This means that the Maran is an average layer in quantity, but the quality of the egg is said to be unsurpassed.
The hens’ are said to good setters and mothers but not overly broody.
If you are interested in buying Black Copper Marans here is a good buyer’s tip for you:
Beware of buying hens based on the color of the egg in a photo. Eggs that are exposed to the air for a period of time tend to be darker. The red pigment oxidizes in the air and turns the pigment darker.
This trick has been used numerous times by unscrupulous folks who want to sell you an ‘average’ bird. Rely on the reputation of the breeder and any feedback you may find.
Is the Black Copper Marans Right for You?
If you are looking for an egg laying superstar – the Black Copper Marans will disappoint you. But if you are looking for a beautifully marked hen that lays very dark eggs, the Black Copper Marans is for you!
Please remember though, the hens that lay the darkest eggs also lay the fewest, the quicker the egg passes through the system the lighter the shell color.
The Marans society has come up with a color scale for the eggs labeled 1-9 with 9 being the darkest and supposedly the best – do they taste different? I really don’t know. The hen that lays less than a ‘4’ egg, is not considered to be a Marans.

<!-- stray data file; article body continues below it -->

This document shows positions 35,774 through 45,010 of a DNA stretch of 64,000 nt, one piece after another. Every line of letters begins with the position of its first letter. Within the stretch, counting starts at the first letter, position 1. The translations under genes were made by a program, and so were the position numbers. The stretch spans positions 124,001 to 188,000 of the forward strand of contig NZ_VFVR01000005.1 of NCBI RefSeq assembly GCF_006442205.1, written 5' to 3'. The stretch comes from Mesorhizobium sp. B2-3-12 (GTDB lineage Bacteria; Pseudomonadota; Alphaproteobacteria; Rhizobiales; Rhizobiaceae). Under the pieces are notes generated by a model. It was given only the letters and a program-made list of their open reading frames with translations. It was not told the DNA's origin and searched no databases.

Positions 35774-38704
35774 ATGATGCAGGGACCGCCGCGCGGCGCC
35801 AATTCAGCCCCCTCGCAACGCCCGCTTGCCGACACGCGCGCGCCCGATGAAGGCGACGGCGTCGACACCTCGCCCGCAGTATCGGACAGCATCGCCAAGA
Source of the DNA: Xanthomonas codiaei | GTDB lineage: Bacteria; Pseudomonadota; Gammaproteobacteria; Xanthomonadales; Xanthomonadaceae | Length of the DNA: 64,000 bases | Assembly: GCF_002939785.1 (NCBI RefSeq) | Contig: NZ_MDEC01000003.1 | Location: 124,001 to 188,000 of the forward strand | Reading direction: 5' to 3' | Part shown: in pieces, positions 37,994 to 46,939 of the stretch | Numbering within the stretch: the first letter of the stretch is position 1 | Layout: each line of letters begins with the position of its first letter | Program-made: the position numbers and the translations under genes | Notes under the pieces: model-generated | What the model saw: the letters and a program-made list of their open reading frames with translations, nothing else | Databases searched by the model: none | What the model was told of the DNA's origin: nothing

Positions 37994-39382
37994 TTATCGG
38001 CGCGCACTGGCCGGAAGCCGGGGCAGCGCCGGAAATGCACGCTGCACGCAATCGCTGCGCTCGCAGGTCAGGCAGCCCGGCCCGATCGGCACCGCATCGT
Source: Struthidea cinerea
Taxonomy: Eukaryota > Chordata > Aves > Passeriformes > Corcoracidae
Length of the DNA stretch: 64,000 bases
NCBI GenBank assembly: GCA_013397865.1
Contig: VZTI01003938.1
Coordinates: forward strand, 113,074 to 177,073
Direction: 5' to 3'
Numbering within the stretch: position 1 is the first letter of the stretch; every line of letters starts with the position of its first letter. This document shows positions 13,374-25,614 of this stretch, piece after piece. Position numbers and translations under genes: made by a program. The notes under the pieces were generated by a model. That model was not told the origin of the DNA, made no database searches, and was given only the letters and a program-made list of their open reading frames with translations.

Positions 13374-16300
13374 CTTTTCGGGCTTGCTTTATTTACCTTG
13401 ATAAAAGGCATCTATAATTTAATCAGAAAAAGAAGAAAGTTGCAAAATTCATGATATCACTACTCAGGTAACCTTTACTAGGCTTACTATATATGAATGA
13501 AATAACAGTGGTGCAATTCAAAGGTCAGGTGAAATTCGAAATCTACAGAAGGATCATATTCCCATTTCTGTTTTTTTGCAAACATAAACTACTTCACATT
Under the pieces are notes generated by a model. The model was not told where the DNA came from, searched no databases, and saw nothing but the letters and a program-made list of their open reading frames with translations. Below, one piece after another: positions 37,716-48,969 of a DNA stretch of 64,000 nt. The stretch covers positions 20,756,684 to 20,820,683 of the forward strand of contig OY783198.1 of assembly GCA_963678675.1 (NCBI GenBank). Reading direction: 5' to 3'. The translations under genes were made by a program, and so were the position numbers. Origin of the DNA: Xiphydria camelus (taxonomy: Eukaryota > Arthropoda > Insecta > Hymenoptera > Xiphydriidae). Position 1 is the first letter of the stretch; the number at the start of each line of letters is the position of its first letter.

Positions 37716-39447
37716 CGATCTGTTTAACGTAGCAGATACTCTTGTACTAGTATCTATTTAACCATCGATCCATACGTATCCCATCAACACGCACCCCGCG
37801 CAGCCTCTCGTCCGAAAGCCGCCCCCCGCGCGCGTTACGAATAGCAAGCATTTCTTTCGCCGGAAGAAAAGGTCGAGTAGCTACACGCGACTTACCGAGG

If you are in the market for some of these rare gems, be prepared to part with some serious money.
Yes, you can get hatchery birds for under $10.00 each, but they pale in comparison to the more expensive and better quality birds.
A bird from a quality breeder can set you back anywhere from $30.00 – $ 60.00 per bird – a bit too expensive? Try some hatching eggs – around $75.00/dozen.
If you think that the price is a ‘rip-off’, just look at some photos of the difference between hatchery and breeder stock.
Sometimes it is a bit difficult to tell the difference with some breeds, but not so this one. The plumage should be splendidly colored, not washed out or muted. The birds should stand tall and proud and be muscular through the shoulders – the roosters seem to wear their colors very regally.
Marans are still considered rare in the US, especially the Black Copper Marans. They are much more common in their homeland of France.
These birds are expensive for good reason. The time and effort it takes to produce such a gorgeous bird that can breed true down the line is enormous.
A good quality bird is simply breathtaking with the contrasting black and copper plumage.
If you are serious about getting some of these rare beauties, it makes sense to buy the best you can, that way you can work to produce good quality chicks of your own.
Does the dark chocolate egg make it all worth it? That’s for you to decide.
Do you have some of these ‘high society’ birds in your flock? If so, let us know in the comments section below…